Meditations for attorneys

September 23, 2008
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Lawyers are an analytical bunch, but are they also reflective and meditative? The American Bar Association has just released a new book, “The Reflective Counselor: Daily Meditations for Lawyers,” in hopes of helping attorneys find balance in their lives.

The book gives attorneys one meditation a day and is designed to help lawyers “recover from spiritual bankruptcy,” according to the ABA’s description of the book. Themes in the book include overcoming fear, personal beliefs and values, maintaining integrity, and dealing with difficult people.

When I first heard about this book, I chuckled. It immediately made me visualize attorneys sitting in their offices, reading their mediations a la Al Franken’s Stuart Smalley skits on “Saturday Night Live”: “I'm Good Enough, I'm Smart Enough, and Doggone It, People Like Me!”

But it’s true; attorneys have high-stress jobs and any way they can find to balance the demands of their personal and work lives is a good one. A happier attorney may mean a happier client. Taking five minutes out of the day to refocus and re-energize seems like a great idea, as long as attorneys don’t start finding a way to bill clients for their meditations.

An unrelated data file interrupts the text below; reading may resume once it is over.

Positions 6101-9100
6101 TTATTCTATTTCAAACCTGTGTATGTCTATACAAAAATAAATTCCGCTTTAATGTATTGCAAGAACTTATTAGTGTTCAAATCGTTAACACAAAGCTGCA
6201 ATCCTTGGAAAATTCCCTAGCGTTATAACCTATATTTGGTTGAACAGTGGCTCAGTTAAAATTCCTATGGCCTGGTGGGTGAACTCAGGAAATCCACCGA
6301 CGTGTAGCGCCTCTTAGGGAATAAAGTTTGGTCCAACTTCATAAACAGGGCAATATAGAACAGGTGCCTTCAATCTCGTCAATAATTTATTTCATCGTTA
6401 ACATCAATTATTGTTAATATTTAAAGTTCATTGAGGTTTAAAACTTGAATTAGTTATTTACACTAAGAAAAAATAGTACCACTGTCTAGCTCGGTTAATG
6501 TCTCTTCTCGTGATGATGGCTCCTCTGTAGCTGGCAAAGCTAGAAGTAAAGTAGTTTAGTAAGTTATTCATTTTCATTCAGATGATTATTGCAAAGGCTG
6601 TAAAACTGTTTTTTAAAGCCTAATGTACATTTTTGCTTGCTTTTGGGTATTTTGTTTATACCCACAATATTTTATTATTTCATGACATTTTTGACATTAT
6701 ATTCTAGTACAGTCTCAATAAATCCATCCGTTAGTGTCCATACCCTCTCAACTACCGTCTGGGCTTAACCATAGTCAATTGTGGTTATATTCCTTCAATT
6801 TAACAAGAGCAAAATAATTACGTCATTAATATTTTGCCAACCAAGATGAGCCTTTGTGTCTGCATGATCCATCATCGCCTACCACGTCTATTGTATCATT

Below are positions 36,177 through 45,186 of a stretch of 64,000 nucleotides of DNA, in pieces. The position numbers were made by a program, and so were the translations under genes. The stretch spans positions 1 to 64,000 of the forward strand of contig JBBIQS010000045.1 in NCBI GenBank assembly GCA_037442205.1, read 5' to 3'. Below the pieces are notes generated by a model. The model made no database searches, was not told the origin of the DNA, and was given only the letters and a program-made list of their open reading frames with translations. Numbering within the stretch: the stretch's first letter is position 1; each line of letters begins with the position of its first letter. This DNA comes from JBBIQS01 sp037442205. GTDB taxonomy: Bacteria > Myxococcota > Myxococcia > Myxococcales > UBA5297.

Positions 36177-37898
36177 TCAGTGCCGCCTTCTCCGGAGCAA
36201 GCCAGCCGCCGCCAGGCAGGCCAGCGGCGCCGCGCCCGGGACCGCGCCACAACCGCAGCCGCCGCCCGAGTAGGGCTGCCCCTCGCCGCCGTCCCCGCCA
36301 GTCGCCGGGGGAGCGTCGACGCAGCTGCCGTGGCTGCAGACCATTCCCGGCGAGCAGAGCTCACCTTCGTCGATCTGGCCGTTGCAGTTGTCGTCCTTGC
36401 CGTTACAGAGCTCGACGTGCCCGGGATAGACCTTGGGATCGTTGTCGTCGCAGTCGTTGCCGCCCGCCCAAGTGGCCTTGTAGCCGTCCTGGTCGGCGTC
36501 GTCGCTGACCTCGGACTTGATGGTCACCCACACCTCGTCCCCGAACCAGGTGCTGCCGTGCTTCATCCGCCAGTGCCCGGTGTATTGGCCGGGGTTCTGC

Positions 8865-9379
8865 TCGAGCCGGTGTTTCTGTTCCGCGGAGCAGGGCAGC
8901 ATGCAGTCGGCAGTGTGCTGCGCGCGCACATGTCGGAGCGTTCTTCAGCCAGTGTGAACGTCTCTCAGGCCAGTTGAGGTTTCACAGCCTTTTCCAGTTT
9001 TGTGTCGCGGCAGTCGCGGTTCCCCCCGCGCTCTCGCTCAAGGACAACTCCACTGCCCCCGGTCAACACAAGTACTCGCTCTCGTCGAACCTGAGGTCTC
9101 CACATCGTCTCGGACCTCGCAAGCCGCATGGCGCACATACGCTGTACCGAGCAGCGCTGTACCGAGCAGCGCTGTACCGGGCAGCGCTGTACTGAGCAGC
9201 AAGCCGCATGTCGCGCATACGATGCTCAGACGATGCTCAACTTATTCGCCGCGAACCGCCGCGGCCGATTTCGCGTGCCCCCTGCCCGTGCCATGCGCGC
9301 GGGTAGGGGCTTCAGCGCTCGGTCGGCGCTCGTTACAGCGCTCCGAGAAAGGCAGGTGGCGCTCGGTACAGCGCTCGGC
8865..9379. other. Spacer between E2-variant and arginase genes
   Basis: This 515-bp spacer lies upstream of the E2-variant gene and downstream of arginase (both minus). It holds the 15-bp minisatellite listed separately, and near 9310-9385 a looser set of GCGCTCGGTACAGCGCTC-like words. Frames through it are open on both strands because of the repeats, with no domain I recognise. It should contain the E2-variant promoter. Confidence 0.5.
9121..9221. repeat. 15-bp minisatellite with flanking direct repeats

And good news – special bulk pricing on the book is available.
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  1. What is this, the Ind Supreme Court thinking that there is a separation of powers and limited enumerated powers as delegated by a dusty old document? Such eighteen century thinking, so rare and unwanted by the elites in this modern age. Dictate to us, dictate over us, the massess are chanting! George Soros agrees. Time to change with times Ind Supreme Court, says all President Snows. Rule by executive decree is the new black.

  2. I made the same argument before a commission of the Indiana Supreme Court and then to the fedeal district and federal appellate courts. Fell flat. So very glad to read that some judges still beleive that evidentiary foundations matter.

  3. KUDOS to the Indiana Supreme Court for realizing that some bureacracies need to go to the stake. Recall what RWR said: "No government ever voluntarily reduces itself in size. Government programs, once launched, never disappear. Actually, a government bureau is the nearest thing to eternal life we'll ever see on this earth!" NOW ... what next to this rare and inspiring chopping block? Well, the Commission on Gender and Race (but not religion!?!) is way overdue. And some other Board's could be cut with a positive for State and the reputation of the Indiana judiciary.

  4. During a visit where an informant with police wears audio and video, does the video necessary have to show hand to hand transaction of money and narcotics?

  5. I will agree with that as soon as law schools stop lying to prospective students about salaries and employment opportunities in the legal profession. There is no defense to the fraudulent numbers first year salaries they post to mislead people into going to law school.

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